Termite Risk and Poor Building Practice
Ask the Inspector, Building & Renovating

Termite Risk and Poor Building Practice

One of the primary concerns when purchasing a house is the risk of termite attack. Pest inspections are usually undertaken to determine not only whether the house has previously succumbed to termite attack but also to establish whether the house has adequate termite protection to prevent a future attack. Providing adequate termite protection can be achieved in many ways and is an in-depth topic in itself. In this blog I would however like to highlight an issue that seems to be overlooked by many builders and building certifiers, and that is what is commonly referred to poor building practice.

Some builders have the attitude that provided they implement termite protection to prevent Structural termite damage then they have met the requirements of the building code. This is however poor building practice and not satisfactory. We see time and again houses constructed out of non-susceptible materials such as treated timbers or steel framing only to find termite damage within the house. Whilst the damage to the house may not be structural it could nevertheless be significant in cost to rectify and devastating to the homeowner.

Termite Risk and Poor Building PracticeA classic example we see every day is where termite resistant cladding has direct ground contact. The cladding and wall framing may not be susceptible to termite attack however the cladding can provide a concealed termite entry point into the house where termites could destroy timber architraves, timber flooring and plasterboard etc. On a recent pre-purchase building inspection in North Lakes, the downstairs renovation had sustained significant termite damage. Termites substantially damaged the polished timber floor and started attacking the timber cabinets within the kitchen. The downstairs framework was H2F treated timber and the external cladding was termite resistant. However because of direct ground contact the termites found easy concealed entry into the house. External cladding should always have 75 mm of ground clearance to help provide a visual means of termite detection.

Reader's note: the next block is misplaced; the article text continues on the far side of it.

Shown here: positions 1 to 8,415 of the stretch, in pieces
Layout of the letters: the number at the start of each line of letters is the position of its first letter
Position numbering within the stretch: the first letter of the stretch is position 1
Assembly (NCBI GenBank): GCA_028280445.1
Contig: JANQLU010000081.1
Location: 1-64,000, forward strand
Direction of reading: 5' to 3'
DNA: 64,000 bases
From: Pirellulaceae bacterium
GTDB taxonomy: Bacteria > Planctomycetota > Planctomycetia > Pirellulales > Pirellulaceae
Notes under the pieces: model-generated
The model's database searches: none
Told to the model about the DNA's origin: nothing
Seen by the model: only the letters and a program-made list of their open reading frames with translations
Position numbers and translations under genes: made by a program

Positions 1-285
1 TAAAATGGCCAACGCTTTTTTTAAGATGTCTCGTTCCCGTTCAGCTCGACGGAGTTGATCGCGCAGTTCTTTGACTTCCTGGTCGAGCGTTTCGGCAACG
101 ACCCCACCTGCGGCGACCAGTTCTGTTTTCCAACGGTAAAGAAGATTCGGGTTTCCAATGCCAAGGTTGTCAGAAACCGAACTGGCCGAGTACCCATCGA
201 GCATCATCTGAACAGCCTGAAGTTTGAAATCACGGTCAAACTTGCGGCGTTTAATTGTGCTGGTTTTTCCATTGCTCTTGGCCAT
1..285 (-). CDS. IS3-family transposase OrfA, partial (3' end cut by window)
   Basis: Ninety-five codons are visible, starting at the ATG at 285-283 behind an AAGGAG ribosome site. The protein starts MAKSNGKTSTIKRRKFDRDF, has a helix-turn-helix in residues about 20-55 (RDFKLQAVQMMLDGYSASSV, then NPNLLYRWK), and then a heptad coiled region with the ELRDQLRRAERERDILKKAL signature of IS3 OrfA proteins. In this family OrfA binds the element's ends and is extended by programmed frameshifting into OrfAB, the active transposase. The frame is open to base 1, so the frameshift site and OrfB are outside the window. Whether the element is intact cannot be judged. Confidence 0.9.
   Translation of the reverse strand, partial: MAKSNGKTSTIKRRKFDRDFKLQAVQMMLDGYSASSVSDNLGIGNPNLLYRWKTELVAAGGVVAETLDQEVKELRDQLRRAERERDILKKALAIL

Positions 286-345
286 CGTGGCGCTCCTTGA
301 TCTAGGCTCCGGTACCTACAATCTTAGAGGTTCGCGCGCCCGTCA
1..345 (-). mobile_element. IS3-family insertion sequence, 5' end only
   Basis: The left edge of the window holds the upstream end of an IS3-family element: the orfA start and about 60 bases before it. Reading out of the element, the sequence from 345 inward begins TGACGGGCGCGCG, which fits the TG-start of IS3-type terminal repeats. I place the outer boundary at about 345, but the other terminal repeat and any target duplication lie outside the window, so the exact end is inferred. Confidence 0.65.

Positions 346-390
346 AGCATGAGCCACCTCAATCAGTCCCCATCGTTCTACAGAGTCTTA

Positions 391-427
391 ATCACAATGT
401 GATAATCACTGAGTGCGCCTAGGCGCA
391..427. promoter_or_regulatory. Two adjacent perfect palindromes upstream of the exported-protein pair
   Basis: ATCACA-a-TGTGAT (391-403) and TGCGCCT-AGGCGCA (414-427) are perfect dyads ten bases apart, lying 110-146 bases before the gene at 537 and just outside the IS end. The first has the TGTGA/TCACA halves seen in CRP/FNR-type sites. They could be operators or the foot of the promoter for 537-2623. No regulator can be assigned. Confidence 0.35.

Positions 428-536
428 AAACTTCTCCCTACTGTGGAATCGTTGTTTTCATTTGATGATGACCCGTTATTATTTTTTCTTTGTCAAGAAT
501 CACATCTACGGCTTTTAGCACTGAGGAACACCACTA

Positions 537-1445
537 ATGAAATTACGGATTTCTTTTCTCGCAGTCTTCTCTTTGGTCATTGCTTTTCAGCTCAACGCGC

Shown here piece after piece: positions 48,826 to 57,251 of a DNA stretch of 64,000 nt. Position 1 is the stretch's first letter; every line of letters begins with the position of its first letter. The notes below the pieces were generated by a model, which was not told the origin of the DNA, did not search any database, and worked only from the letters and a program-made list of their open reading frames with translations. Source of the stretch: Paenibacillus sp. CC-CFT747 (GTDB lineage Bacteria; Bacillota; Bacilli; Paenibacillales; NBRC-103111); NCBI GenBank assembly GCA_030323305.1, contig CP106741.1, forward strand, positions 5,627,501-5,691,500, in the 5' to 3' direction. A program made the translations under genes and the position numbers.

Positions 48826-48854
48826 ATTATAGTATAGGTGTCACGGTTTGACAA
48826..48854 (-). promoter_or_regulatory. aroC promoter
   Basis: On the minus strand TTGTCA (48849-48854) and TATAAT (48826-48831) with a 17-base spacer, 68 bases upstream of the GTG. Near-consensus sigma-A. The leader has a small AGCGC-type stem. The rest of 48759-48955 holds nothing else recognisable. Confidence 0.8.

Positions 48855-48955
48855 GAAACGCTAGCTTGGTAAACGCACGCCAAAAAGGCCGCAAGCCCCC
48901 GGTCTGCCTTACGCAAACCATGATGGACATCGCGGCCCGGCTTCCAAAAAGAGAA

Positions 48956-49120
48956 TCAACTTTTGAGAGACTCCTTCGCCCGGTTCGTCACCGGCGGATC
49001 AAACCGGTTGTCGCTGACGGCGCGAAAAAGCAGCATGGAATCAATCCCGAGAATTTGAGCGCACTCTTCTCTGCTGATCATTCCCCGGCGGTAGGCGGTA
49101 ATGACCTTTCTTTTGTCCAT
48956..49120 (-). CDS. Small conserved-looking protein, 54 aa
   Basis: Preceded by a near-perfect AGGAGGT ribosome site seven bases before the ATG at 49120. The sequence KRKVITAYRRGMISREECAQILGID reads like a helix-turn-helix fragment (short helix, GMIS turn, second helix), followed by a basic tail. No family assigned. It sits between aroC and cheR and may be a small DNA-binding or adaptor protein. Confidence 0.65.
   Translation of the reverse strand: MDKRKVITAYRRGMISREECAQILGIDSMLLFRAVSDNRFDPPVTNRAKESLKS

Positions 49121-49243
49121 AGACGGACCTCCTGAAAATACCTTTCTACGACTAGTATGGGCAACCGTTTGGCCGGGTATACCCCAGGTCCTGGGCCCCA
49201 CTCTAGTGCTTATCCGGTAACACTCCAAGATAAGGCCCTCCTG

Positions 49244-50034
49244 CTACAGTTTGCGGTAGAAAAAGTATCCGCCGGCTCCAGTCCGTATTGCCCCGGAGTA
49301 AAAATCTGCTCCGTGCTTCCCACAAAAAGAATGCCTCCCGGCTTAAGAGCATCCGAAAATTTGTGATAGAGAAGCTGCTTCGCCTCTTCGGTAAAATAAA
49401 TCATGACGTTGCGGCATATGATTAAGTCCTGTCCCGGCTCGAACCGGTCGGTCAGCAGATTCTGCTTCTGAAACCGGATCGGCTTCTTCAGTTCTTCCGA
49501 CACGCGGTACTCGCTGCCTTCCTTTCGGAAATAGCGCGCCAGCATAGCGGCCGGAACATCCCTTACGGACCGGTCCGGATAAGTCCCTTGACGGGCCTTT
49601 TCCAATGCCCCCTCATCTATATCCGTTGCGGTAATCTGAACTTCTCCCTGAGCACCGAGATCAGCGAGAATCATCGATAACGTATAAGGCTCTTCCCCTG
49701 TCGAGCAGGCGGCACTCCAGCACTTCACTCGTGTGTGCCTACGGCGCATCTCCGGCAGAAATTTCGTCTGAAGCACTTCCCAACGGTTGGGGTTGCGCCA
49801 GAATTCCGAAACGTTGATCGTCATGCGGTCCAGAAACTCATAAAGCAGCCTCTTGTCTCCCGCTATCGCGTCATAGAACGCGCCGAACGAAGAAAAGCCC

Termite Risk and Poor Building PracticeAnother common area where we see regular termite entry is around veranda and deck structures. Deck structures are often directly connected to a house and unfortunately often have ground contact. The deck structure should always be offset from the house to prevent direct entry into the walls of the house. All too often termites will attack a susceptible timber deck structure and then move on to the house only to continue their concealed rampage until discovered.

It should also be noted that many timbers used in the construction industry are termite resistant not termite proof. We often see treated timber succumb to termite attack.

Whilst it is good to build a home in materials that are not susceptible to termite attack, it is imperative still to maintain best building practices to minimise the risk of termite entry to prevent damage to other susceptible components within the house.

It is a sad indictment of our industry that quite often chasing the dollar leads to shortcuts and issues with quality control.

When you next purchase a house in Brisbane, book your detailed building and pest inspections through Action Property Inspections and protect your investment.

 

Andrew Mackintosh

About Andrew Mackintosh

Andrew Mackintosh has been answering home inspection questions in the greater Brisbane area since 1995. He has personally carried out over 20,000 building inspections and is a licensed builder and licensed building inspector, Member of Queensland Master Builders Association & Institute of Building Consultants. Being the business owner and the inspector, Andrew is passionate about providing clients with excellent customer service, value for money, honest, unbiased, thorough inspection and reporting in a professional and timely manner to allow clients to make informed decisions when purchasing property.

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